One of the things that I come to in my limited contributions to the whole Doom 4 design process is, it has to still be you beating down the bad guys. It has to be a triumph of heavy weaponry over demonic forces in some way, and you have to be blowing demons all to hell around you, and it’s a more positive side of things there. … It’s not that you’re running around frightened down to your last bullet. There will occasionally be that, but it should be much more of you winning because that was always the point in Doom – you are the hero, and you are winning. You’re going to beat back all the hordes of Hell using all the tools at your disposal.
In 2009, id software was acquired by Bethesda Softworks. While talk of Doom 4 still continued during the annual QuakeCons, in 2013 Kotaku broke the news that Doom 4 was in limbo. With five years under the studio’s belt since announcing the title, it was apparent that something was amiss with regards to the project. Video games journalist Jason Schrier detailed the accounts of disorganization within the studio, frustrating both the developer and Bethesda. At one point, Bethesda even confirmed to Schrier that the studio had scrapped three years of work in 2011 and completely started over. Eventually, the entire Doom 4 concept was put to bed, and it was a dark moment in Doom history.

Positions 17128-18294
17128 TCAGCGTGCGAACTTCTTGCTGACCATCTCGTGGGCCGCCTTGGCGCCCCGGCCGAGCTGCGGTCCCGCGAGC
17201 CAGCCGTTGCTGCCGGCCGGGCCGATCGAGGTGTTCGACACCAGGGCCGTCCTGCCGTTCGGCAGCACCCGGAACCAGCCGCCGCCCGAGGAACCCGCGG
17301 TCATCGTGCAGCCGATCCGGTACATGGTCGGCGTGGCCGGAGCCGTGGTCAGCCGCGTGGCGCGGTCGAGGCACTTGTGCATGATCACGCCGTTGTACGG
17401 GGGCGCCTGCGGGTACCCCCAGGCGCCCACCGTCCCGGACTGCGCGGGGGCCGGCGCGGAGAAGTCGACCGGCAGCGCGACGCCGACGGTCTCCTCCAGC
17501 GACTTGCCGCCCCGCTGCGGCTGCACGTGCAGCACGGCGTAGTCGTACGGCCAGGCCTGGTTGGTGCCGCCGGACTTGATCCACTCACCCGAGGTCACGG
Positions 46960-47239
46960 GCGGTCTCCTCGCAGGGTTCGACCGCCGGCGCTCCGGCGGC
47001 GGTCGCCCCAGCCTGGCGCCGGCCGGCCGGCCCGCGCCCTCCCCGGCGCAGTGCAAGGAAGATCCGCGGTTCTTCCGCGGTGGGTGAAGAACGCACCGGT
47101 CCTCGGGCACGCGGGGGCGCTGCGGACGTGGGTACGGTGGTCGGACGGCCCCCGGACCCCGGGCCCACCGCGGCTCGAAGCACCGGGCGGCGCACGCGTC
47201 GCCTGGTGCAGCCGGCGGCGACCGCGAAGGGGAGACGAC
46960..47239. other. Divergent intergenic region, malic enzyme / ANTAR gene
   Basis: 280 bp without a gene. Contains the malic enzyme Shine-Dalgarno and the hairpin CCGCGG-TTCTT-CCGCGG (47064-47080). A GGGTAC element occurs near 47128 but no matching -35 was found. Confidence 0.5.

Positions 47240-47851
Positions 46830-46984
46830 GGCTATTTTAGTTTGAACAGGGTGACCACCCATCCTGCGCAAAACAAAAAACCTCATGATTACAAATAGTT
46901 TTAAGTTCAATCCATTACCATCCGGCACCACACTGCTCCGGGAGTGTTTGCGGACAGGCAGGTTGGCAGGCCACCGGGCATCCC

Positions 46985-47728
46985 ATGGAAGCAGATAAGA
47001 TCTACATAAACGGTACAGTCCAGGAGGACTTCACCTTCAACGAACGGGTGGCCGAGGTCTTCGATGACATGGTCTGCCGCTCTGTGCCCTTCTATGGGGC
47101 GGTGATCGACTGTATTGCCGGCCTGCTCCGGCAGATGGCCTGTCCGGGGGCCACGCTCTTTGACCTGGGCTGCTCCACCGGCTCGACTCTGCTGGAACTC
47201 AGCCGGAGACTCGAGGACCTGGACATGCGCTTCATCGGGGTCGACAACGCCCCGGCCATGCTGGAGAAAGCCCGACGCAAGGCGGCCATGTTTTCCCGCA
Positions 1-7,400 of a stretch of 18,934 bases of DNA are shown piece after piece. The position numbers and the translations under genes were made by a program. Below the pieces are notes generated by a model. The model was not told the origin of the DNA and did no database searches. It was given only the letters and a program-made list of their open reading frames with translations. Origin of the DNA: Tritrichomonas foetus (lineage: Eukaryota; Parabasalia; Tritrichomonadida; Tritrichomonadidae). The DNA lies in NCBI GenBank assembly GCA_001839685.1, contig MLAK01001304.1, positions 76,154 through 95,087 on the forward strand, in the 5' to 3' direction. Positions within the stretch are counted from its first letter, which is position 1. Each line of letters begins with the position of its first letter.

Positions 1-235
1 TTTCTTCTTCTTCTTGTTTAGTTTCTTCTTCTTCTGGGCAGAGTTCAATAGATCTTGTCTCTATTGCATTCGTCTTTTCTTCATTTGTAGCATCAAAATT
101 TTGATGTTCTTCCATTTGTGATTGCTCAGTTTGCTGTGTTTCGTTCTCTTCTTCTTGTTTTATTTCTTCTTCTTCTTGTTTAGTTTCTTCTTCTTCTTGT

However, that didn’t stop fans from gaining a peek of what could have been with the leak of screenshots from the Doom-ed title (see what I did there?). Many of the screenshots were published by Kotaku and portrayed a battered and destroyed urban landscape.
This concludes part 2 in our Doom history series. In part 3, we will delve into spin-off ventures for the series including mobile games, virtual reality, and an atrocious cinematic adaptation.